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Thread: Jerky Dryer System

  1. #1

    Question Jerky Dryer System

    Did a search and came up with nothing in the forum - I was eating some beef jerky and thought to myself, surely I can do this and do it better! I smoke everything, the latest - pumpkin seeds (soaked in Jack Daniels), why not try my hand at beef jerky.
    Has anyone used their Jerky Dryer System??

  2. #2
    Join Date
    Jul 2008
    Location
    Texas
    Posts
    152

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    Hello HaroldMB,
    Many of our forum users have smoked jerky and have used our SmokinTex Jerky Dryer.
    See what Top Senior Member Sodaking27 posted here.
    And another great post is from Senior Member n5zbj here.
    Also search just the word jerky in our search box on the top right of each forum page and there are other contributions that could help you.
    Happy smoking!

  3. #3

    Default

    Thank you!!

  4. #4
    Join Date
    Jun 2011
    Location
    Myersville MD
    Posts
    272

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    HaroldMB
    The SmokinTex makes great jerky. The jerky drier is well worth the money. Only problem you'll have is that when everyone finds out how great your jerky is, you'll never seen to have enough to go around. I'm smoking up a batch this weekend. Shhh don't tell.

  5. #5

    Default

    I have the dryer and it works very well. If you've ever made jerky before using other methods, a chore you inevitably run into is having to either move the pieces around to insure even drying or taking the strips out individually as they dry. I can't speak for the other models, but for my 1100 I have observed very even drying with little to no intervention required in the several batches I have made.

    If you've never made jerky before, here's a few tips. Make sure you use the leanest meat possible. Fat doesn't dry at the same rate as lean meat and will go rancid if stored for very long. I generally use London broil and I am careful about carving out all of the fat I can prior to curing. Making your own cure from scratch is pretty easy, but lately I've been a big fan of the Hi-Mountain cures. They aren't all that expensive and they save a lot of time gathering all the ingredients and mixing them in the right proportions. So long as you follow the directions, you get a good cure every time and I've gotten very good responses about the flavor from everyone who has tried it.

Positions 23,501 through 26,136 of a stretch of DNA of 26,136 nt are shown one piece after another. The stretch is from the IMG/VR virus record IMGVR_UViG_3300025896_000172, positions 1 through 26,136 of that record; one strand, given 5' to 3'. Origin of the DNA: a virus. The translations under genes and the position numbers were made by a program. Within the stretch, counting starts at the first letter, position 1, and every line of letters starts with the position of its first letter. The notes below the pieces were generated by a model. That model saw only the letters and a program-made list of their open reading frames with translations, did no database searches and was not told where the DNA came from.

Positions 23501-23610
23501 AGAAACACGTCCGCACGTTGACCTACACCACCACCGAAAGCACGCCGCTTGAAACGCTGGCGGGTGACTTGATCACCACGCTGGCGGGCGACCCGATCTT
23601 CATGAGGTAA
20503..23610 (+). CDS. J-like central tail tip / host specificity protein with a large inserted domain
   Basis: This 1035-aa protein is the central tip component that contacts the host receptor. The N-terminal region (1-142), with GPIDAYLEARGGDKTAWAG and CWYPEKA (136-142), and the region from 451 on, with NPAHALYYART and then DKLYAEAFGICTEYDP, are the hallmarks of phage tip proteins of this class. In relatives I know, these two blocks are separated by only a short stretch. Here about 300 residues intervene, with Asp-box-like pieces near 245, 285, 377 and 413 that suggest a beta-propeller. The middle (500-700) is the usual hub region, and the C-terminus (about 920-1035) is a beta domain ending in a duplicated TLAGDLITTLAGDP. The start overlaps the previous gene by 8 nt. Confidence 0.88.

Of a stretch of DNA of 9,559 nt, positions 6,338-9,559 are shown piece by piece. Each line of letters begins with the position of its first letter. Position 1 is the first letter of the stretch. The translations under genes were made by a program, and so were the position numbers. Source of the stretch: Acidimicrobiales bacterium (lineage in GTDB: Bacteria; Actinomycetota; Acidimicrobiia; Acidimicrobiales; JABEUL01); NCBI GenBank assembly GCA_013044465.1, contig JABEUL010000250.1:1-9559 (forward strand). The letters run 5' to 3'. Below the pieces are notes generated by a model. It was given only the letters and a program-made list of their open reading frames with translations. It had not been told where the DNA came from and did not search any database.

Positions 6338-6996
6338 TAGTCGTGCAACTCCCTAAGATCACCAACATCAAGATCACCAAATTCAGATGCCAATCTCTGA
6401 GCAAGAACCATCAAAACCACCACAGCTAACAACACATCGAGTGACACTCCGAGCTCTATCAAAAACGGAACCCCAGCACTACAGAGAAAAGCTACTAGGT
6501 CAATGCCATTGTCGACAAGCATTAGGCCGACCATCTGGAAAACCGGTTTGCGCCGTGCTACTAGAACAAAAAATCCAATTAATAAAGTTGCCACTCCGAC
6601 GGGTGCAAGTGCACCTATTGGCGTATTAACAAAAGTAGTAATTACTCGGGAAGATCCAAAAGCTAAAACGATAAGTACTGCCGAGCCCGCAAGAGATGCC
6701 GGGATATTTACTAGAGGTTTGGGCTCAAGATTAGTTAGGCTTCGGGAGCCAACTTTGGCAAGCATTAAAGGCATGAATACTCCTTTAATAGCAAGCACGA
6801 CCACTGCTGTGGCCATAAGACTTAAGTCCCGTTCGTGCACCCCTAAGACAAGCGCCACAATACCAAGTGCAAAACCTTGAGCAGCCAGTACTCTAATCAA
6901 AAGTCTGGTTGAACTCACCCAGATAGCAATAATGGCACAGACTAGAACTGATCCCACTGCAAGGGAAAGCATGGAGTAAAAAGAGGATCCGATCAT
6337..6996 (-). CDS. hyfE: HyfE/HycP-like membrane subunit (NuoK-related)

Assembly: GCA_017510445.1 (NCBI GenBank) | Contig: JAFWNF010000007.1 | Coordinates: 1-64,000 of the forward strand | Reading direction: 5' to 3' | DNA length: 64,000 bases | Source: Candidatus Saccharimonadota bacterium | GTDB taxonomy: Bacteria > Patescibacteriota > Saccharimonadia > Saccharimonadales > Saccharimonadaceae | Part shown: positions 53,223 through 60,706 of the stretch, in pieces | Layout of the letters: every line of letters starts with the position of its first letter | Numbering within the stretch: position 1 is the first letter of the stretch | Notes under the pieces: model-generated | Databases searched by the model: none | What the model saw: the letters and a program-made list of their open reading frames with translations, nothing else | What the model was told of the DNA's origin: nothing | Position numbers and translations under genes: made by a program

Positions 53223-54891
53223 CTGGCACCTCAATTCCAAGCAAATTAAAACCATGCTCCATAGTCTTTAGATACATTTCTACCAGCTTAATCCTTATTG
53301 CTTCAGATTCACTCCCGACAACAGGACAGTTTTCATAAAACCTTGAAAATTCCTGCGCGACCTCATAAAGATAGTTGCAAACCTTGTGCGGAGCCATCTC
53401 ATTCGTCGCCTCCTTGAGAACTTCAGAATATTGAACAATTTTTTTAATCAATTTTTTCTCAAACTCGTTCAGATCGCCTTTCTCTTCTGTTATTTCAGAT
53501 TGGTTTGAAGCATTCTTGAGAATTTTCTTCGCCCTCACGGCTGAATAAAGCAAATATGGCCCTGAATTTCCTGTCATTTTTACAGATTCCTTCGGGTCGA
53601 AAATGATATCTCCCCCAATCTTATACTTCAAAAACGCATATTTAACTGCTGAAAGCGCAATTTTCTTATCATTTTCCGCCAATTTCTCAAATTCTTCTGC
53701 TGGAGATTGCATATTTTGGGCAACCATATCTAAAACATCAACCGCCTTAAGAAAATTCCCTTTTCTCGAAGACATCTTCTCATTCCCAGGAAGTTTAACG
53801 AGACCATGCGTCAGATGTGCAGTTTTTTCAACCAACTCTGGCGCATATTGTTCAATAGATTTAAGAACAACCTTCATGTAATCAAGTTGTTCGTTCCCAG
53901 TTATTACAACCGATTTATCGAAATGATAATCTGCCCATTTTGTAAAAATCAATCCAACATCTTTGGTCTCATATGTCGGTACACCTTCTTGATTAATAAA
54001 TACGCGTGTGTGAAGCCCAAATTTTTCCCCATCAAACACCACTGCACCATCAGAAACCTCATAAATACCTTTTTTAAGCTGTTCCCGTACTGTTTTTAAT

I cut beef to 3/8" thickness which is a bit on the thick side. I use the racks rather than hanging the meat. I get about 1 lb of fresh meat per sq ft of rack space so this should give you an idea of how much you can make in a batch.

  6. #6

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    GREAT info!! Thanks everyone for the replies - looks like it'll be my next purchase.

  7. #7
    Join Date
    Aug 2010
    Location
    Plano, Texas
    Posts
    587

    Default

    Quote Originally Posted by DFW View Post
    I have the dryer and it works very well. If you've ever made jerky before using other methods, a chore you inevitably run into is having to either move the pieces around to insure even drying or taking the strips out individually as they dry. I can't speak for the other models, but for my 1100 I have observed very even drying with little to no intervention required in the several batches I have made.

    If you've never made jerky before, here's a few tips. Make sure you use the leanest meat possible. Fat doesn't dry at the same rate as lean meat and will go rancid if stored for very long. I generally use London broil and I am careful about carving out all of the fat I can prior to curing. Making your own cure from scratch is pretty easy, but lately I've been a big fan of the Hi-Mountain cures. They aren't all that expensive and they save a lot of time gathering all the ingredients and mixing them in the right proportions. So long as you follow the directions, you get a good cure every time and I've gotten very good responses about the flavor from everyone who has tried it.

    I cut beef to 3/8" thickness which is a bit on the thick side. I use the racks rather than hanging the meat. I get about 1 lb of fresh meat per sq ft of rack space so this should give you an idea of how much you can make in a batch.
    Hey DFW,

    Where do you get the Hi Mountain cures? Readily available? I have a little time on my hands and want to play around with the Smokin Tex dryer. Thanks, in advance!
    Remember: If it weren't for marriage, men would go through life thinking they had no faults at all

  8. #8
    Join Date
    Nov 2013
    Location
    Murphy, Texas
    Posts
    5

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    First off hello everyone, I am new to forum, been wanting to get a SmokinTex for a lot of years and Christmas came early this year. Excited to try something out, break in is done and thought Jerky may be a good place to start.

    Going to try some Jerky this weekend in my new 1400, will let you know how it comes out, My boys want me to try making some Sriracha style, will also let you know how that turns out.

  9. #9
    Join Date
    Nov 2013
    Location
    Murphy, Texas
    Posts
    5

    Default

    Well this turned out even better than I thought it would, the Smokin Tex Jerky dryer did great, would have pictures but it did not last long enough. Would say go easy on wood, I used Hickory and feel was a little strong (2 oz) thinking of Alder - Pecan or Apple next time.

  10. #10

    Default

    I like the Jerky Dryer. I use 93% Lean Ground Beef. Hi Mountain Jerky Cure & Seasoning are available at Academy.

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